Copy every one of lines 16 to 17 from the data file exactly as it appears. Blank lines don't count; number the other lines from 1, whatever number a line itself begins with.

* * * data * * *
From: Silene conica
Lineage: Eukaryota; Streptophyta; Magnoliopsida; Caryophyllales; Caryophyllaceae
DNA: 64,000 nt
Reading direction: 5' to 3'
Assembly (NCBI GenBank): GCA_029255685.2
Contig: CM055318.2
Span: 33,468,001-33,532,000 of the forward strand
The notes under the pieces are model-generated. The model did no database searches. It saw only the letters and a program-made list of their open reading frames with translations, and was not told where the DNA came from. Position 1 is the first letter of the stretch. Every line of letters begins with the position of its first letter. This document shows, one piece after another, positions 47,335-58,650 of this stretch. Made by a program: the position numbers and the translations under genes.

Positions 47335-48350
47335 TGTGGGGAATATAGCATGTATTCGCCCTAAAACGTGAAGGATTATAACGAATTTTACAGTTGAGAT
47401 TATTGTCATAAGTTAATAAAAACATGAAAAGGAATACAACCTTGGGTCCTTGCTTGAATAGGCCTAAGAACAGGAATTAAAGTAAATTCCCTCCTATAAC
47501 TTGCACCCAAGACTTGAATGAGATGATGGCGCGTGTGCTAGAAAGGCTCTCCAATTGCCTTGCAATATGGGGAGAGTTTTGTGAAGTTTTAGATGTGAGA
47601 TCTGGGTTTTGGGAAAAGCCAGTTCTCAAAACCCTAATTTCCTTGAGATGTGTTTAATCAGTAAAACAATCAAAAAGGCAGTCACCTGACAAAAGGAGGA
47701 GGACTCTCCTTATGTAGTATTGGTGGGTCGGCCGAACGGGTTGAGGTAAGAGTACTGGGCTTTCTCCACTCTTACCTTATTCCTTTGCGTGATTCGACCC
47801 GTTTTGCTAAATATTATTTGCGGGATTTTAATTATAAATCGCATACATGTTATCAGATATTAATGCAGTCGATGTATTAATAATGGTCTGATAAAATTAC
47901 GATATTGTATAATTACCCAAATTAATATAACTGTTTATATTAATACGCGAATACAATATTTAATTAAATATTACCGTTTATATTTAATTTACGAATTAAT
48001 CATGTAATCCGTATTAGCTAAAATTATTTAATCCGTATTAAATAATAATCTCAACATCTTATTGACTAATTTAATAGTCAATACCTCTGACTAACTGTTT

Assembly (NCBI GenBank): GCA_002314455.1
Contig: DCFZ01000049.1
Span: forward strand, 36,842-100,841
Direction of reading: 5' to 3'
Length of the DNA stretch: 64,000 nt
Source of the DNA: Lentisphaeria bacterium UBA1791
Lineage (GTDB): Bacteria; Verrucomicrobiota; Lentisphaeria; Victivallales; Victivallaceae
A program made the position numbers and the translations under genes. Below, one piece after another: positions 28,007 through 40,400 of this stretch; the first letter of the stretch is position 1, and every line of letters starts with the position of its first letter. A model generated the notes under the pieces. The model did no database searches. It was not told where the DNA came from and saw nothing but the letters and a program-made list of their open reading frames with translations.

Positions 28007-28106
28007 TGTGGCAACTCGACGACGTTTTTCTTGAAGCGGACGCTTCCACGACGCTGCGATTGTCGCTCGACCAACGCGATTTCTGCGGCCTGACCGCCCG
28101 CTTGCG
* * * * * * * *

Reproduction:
47901 GATATTGTATAATTACCCAAATTAATATAACTGTTTATATTAATACGCGAATACAATATTTAATTAAATATTACCGTTTATATTTAATTTACGAATTAAT
48001 CATGTAATCCGTATTAGCTAAAATTATTTAATCCGTATTAAATAATAATCTCAACATCTTATTGACTAATTTAATAGTCAATACCTCTGACTAACTGTTT